Stay tuned for more nuggets of wisdom, podcasts, books to read, and the best resources for leading better and growing faster in schools. Follow us at theschoolhouse302.com to join thousands of leaders who get our content each month. Send this to a friend. 

As always, let us know what you think of this with a like, a follow, or a comment. Find us on Twitter, YouTube, iTunes, Facebook, & SoundCould. And, again, if you want one simple model for leading better and growing faster per month, follow this blog by entering your email at the top right of the screen.

TheSchoolHouse302 is about getting to simple by maximizing effective research-based strategies that empower individuals to lead better and grow faster.

Joe & T.J. 
This episode was brought to you by GhostBed, a family-owned business of sleep experts with 20+ years of experience. With 30K+ 5-star reviews, you can’t go wrong with GhostBed. Their mattresses are handcrafted, and they come with a 101-night-at-home-sleep trial. For a limited time, you can get 30% by using our code — SH302 — at checkout. And, even if you tell someone about GhostBed, you can earn a $100 referral reward. Go to Ghostbed.com today and use SH302 at checkout.

Read This and Embrace Practical Ideas To Lead With Appreciation: A Dave Burgess Consulting, Inc. Book

Read This and Embrace Practical Ideas To Lead With Appreciation: A Dave Burgess Consulting, Inc. Book

Don’t miss this vblog on YouTube or catch our Read This segment of our One Thing Series podcast–books you need to read to lead better and grow faster. 

Featured Authors: Amber Teamann & Melinda Miller

Featured Book: Lead with Appreciation: Fostering a Culture of Gratitude

Here’s Why Every School Principal Should Read This Book About Appreciation for in the Workplace

  • Lead with Appreciation is great because it’s written by practitioners. Principals and school leaders are looking for ideas that they can implement right away. Look no further on how to show appreciation than this fantastic book.
  • Not everyone accepts appreciation or desires to experience appreciation the same way. This book not only features some great tools like the enneagram, but it digs into our work-appreciation languages. P.S. You can find our interview with enneagram specialist, Kaley Klemp here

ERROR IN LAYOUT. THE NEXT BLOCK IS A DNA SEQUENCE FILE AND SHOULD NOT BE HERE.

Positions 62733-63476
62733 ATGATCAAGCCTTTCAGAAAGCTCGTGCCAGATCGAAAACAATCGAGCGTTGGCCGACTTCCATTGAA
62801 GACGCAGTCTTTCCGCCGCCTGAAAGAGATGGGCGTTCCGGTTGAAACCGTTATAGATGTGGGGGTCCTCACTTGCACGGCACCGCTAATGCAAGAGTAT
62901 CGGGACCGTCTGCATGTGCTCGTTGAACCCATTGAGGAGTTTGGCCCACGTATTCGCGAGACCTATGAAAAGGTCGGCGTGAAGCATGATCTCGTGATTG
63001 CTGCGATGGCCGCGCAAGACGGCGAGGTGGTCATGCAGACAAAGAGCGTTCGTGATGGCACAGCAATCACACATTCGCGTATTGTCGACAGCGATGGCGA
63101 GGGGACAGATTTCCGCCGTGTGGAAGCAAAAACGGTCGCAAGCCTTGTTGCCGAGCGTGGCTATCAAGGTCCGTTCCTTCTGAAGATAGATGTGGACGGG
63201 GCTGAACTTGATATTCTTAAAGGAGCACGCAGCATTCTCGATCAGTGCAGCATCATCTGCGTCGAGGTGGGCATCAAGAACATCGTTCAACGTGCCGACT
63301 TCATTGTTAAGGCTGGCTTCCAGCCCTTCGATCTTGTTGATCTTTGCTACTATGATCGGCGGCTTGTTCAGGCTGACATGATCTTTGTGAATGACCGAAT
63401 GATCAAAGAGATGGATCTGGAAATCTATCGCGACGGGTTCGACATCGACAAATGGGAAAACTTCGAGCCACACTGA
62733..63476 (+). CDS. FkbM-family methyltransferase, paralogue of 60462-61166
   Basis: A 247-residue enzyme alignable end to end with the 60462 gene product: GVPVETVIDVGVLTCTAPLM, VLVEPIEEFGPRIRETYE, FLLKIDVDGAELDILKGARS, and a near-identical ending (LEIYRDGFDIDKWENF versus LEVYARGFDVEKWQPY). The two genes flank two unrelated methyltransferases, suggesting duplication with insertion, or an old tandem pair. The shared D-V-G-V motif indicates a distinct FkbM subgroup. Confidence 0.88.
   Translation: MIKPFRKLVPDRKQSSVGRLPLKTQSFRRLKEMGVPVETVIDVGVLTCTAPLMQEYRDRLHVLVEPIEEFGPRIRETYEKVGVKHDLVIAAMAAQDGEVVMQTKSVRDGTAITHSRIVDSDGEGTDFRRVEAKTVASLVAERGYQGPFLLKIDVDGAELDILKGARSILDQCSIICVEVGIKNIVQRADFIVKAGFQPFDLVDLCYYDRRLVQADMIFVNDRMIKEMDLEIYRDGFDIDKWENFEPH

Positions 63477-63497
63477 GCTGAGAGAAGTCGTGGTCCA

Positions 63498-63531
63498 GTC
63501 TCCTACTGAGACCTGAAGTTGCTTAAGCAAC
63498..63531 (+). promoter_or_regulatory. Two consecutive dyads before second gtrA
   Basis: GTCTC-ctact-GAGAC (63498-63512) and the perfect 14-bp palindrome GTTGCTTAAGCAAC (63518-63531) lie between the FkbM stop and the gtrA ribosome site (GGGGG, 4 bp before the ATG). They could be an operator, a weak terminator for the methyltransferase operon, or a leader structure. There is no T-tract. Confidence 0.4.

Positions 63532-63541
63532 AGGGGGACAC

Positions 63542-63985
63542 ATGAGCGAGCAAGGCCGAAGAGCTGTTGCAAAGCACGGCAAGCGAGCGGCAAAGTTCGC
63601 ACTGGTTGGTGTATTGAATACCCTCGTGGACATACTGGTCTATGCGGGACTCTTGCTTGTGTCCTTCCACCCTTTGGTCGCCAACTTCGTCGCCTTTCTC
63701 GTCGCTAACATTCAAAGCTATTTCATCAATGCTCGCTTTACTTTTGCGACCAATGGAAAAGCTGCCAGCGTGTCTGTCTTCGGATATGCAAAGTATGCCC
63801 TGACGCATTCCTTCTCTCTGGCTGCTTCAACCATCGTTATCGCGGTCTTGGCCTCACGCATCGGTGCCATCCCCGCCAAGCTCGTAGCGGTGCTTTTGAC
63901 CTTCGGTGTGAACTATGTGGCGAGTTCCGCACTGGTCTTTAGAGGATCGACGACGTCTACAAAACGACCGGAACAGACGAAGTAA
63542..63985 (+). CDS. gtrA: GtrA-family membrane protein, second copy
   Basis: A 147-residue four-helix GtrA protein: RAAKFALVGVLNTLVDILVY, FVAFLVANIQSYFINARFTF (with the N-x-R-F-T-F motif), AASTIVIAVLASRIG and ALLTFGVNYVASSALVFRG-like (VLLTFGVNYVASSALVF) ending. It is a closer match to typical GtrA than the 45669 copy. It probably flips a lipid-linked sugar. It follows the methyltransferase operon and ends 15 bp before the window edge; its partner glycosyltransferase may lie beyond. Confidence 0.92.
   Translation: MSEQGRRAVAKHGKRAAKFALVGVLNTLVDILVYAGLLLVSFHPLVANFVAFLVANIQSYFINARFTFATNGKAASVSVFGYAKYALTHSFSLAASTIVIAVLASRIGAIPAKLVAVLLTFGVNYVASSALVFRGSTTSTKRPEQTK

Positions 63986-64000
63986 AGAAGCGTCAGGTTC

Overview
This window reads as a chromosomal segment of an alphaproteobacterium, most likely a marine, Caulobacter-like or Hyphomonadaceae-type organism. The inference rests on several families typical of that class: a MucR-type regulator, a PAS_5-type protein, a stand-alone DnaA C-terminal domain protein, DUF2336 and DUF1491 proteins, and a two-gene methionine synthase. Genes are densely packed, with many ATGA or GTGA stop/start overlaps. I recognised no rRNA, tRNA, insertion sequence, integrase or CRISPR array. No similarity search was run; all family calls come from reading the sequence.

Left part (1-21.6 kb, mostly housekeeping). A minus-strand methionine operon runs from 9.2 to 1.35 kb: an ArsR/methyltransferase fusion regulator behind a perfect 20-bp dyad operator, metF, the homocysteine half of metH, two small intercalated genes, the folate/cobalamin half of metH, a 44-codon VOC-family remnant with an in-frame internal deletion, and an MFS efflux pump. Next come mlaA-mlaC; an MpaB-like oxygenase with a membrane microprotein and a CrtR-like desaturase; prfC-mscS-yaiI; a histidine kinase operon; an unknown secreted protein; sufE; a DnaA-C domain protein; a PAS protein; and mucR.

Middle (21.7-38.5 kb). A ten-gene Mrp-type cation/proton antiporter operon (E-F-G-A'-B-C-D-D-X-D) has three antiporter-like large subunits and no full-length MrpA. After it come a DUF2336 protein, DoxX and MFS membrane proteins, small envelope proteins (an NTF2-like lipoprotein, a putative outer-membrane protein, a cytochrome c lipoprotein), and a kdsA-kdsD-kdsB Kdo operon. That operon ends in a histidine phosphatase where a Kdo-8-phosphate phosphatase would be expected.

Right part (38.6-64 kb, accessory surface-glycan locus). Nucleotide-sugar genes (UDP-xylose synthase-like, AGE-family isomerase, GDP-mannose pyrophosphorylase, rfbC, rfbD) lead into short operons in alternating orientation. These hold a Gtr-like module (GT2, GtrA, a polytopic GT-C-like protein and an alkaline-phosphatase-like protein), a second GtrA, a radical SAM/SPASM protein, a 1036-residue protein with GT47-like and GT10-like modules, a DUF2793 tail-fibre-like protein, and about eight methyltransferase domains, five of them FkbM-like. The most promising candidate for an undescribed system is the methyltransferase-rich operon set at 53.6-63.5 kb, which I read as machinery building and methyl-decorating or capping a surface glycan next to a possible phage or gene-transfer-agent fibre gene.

• This book is littered with primary resources. The pictures are real, and they add an element of authenticity and reassurance. As a visual learner, this is awesome and takes away some of the mental wrestling that occurs when you are trying to understand what something would look like. 
  • Another great takeaway is that this book is written with most of the chapters focused on the months of the school year. It’s a power planning tip when we can pre-populate our calendar with action items months ahead of schedule. 

Buy Lead with Appreciation on Amazon

Visit Amber Teamann’s Website

Let us know what you’re reading by contacting us at contact@theschoolhouse302.com

We can’t wait to hear from you. 

Joe & T.J.

PS — If you have a topic you want us to cover or need recommendations on books to read in a particular area of leadership, just send us a tweet or an email. 

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Close the Book on this School Year in Style: The Definitive Four Strategies that Every Principal Must Master To Finish with Peak Performance

Close the Book on this School Year in Style: The Definitive Four Strategies that Every Principal Must Master To Finish with Peak Performance

Finish Strong: Make May Memorable

In schools, the month of May can be likened to grade-5 whitewater rafting conditions—large waves, volumes-upon-volumes of water, the possibility of large rocks and other hazards, and the nearing of a large drop off at any point. Each obstacle requires precise maneuvering. The only quality of May that is similar to other months in the school year is its length. That said, we can’t just ride the wave, hoping or expecting for it to be a great finale. School leaders need to explicitly and intentionally end the school year strong, and specific to a year of COVID, on a higher, brighter, and better note than the way we started.

One of Our Favorite Quotes About Finishing Strong Comes from Robin Sharma

One incredible quote that we appreciate comes from Robin Sharma, best selling author of The World-Changer’s Manifesto. Its simplicity sums up the goal of this post: “Starting strong is good. Finishing strong is epic.” The issue is that May will challenge the greatest of principals and will leave many of our most well-intentioned leaders with their heads hung low in defeat. We’re excited to tell you that it doesn’t have to be that way.

Executive Functioning Skills for School Principals

The month of May demands a highly effective principal leader with excellent executive functioning skills. Time management is crucial, maintaining momentum is essential, relentless communication is a must, and connecting with staff is imperative. Throughout the month, school administrators are planning and delivering a variety of year-end culminating events, completing both formative and summative observations, ensuring that we maintain high engagement and strong classroom instruction, and orchestrating the completion of multiple standardized assessments. There is simply not enough month compared to the work.

To complicate matters, let’s add what appeared at first to be one of those insurmountable grade-5 white water conditions–Covid19–which showed itself like a waterfall that has a turbulent plunge pool at the bottom ready to devour you. Now, with the year coming to a close, schools are considering any of the following this summer:

  • Grade level reading exposure